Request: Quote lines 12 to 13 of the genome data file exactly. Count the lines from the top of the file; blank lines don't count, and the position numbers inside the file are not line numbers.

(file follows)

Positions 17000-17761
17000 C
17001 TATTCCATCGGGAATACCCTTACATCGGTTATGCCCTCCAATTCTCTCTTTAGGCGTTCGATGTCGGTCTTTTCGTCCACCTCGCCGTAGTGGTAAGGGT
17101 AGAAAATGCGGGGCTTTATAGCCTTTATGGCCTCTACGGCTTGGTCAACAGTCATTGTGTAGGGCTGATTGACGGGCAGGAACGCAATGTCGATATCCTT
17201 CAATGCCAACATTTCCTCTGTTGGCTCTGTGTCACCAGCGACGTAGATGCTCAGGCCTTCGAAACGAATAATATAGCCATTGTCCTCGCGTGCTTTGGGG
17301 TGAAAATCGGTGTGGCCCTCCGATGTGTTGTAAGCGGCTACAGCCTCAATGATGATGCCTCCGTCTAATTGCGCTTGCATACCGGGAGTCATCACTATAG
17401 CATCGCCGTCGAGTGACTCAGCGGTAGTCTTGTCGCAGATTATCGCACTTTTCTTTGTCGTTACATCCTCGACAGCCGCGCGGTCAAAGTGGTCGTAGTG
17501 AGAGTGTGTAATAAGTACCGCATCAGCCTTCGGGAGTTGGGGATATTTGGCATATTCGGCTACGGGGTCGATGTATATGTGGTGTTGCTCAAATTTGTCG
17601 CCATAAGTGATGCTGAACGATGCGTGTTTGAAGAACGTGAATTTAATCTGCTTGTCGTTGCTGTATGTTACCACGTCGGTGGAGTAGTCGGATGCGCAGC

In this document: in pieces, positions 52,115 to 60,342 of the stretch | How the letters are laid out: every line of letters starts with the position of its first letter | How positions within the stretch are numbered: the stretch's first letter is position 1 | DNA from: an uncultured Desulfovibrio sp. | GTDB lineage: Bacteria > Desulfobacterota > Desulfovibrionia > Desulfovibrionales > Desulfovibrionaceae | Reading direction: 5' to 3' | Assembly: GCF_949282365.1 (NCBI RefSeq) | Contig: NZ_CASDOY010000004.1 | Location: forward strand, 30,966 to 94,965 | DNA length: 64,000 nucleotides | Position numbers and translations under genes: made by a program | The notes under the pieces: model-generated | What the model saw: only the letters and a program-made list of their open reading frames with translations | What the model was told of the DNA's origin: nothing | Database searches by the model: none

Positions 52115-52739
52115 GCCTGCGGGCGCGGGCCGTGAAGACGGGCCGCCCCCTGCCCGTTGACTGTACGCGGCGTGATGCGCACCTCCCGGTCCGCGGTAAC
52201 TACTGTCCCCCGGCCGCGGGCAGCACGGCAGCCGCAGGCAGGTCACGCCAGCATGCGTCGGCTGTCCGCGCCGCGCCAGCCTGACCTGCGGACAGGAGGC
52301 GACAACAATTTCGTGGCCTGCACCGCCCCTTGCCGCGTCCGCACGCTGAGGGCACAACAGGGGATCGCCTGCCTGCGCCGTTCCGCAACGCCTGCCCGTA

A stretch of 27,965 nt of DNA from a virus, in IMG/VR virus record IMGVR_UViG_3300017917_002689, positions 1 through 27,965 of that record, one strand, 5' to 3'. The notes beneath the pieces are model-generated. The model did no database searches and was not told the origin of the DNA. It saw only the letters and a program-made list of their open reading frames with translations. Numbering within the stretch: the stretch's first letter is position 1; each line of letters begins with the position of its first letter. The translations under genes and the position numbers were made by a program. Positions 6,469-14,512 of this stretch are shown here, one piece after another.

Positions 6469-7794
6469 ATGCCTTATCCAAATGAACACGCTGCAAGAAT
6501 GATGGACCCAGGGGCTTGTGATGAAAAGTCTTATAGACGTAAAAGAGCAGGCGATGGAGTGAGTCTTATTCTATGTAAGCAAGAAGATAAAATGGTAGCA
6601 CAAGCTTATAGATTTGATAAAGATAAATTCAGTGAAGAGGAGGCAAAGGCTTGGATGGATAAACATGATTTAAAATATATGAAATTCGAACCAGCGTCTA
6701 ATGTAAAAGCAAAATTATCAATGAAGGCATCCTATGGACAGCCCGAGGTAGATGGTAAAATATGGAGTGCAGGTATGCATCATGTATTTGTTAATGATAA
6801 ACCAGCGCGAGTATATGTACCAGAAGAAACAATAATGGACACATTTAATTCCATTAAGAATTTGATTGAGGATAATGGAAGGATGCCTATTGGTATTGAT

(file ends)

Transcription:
52115 GCCTGCGGGCGCGGGCCGTGAAGACGGGCCGCCCCCTGCCCGTTGACTGTACGCGGCGTGATGCGCACCTCCCGGTCCGCGGTAAC
52201 TACTGTCCCCCGGCCGCGGGCAGCACGGCAGCCGCAGGCAGGTCACGCCAGCATGCGTCGGCTGTCCGCGCCGCGCCAGCCTGACCTGCGGACAGGAGGC